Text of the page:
- Damages – This means showing that you suffered some form of harm as a result of your dentist’s breach of care. If you didn’t come to any harm, you cannot sue your dentist – even if they were blatantly careless.
Causes of Dental Negligence claims
Below is a selection of types of dentistry and advice on potential negligence claims. Example of dental negligence:
In order to proceed with a dental treatment, your dentist must first gain consent beforehand. On many occasions, procedures are carried out by dentists with very little questions asked.
There is a wide variety of cosmetic dental treatments available, with many becoming increasingly popular. It’s essential that you understand the nature of the treatment and also how long it is likely to last before you agree to it.
A tooth extraction may be required for a number of reasons and if you have certain levels of decay, removal of the tooth could be needed to avoid further damage or complications.
Otherwise known as gingivitis, gum disease is caused by a build-up of plaque, resulting in inflammation of the gums. If plaque is not removed, you may experience bleeding gums and bad breath.
On many occasions, Dental Law Partnership deal with claims where tooth decay has not been diagnosed or treated, resulting in the need for a restorative treatment.
A dental implant procedure should be carried out by a specialist dentist and it requires metal posts which are fixed to the jawbone. These are used to support a crown or bridge.
A root canal treatment (RCT) is required if a tooth is severely infected or consists of dead material. A dentist will remove the dead or dying material in order to prevent further issues.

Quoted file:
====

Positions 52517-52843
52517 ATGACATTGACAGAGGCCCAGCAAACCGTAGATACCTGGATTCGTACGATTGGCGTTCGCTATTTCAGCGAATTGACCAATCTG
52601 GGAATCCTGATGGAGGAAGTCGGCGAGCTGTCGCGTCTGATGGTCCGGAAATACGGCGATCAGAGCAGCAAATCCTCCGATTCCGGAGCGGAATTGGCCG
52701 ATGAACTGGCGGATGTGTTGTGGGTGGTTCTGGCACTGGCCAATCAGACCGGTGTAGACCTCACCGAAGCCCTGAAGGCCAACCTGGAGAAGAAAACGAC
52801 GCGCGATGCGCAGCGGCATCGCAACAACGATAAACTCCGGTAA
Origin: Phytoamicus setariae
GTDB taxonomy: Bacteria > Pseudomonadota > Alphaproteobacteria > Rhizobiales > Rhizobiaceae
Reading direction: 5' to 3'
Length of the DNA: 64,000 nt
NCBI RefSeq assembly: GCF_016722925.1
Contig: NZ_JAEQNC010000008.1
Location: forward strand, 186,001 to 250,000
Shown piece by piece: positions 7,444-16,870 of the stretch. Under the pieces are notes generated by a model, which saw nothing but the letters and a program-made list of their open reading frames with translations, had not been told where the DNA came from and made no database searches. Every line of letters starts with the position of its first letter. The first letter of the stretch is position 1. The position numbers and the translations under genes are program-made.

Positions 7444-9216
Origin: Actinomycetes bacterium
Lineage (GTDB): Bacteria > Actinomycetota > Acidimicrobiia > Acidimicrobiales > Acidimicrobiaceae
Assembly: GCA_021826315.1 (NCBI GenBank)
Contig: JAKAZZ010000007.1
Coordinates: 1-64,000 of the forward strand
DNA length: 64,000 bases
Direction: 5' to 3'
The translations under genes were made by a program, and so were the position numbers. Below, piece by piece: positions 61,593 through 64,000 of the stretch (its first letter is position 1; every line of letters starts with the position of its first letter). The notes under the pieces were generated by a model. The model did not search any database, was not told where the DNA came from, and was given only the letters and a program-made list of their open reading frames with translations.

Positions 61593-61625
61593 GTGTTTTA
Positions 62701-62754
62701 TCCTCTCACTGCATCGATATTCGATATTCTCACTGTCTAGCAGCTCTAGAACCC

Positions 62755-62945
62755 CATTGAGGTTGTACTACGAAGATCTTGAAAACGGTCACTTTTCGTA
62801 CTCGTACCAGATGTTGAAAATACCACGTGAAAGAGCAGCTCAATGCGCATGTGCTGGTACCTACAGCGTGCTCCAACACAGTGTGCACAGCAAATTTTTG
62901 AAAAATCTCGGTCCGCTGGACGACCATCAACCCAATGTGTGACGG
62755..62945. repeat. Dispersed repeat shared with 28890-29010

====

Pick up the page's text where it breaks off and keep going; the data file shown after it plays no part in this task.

Wisdom teeth affect different people in different ways, yet on some occasions, an impacted wisdom tooth can cause a build-up of bacteria in the area. This will then make oral hygiene and keeping teeth in the area clean a difficult task.
Veneers can greatly improve the appearance a smile and enhance oral cosmetics overall. An alternative to crowns, veneers are bonded to the surface of the existing tooth and can last many years when applied properly.
Crowns and bridges are used in many types of dentistry to improve oral appearance by fixing issues such as missing teeth, or adjusting the shape or alignment of teeth.
Tooth decay is caused by a build-up of plaque and it’s also known as a cavity or caries. It is a common problem amongst children and adults in the UK and it is often something that can go unnoticed by dentists.
During your check-up, it’s important that your dentist is on the lookout for any concerning symptoms that may be a sign of oral cancer.
Contact the Dental Law Partnership
If you feel that you may have been the victim of negligence or have suffered pain, financial loss and embarrassment as a result, you could be eligible to make a claim.
Call our specialist team of solicitors today on Freephone 0800 0853 823 and get things started. Our initial advice is free with no obligation to proceed.
Fill in the form below for a free initial consultation
Can you sue an NHS dentist?
It is understandable to be hesitant to take legal action against the NHS. If you have been the victim of dental negligence, you needn’t feel this way. When making a dental claim you are not suing the NHS, you are suing a dentist individually. They will have professional insurance or indemnity cover for this eventuality. If you wanted to sue your dentist for pulling out the wrong tooth, for tooth nerve damage, bad fillings or more – you should not feel reluctant to claim dental negligence compensation.
You would simply be suing the individual dentist who treated you, regardless of whether your treatment was under the NHS or private dental care.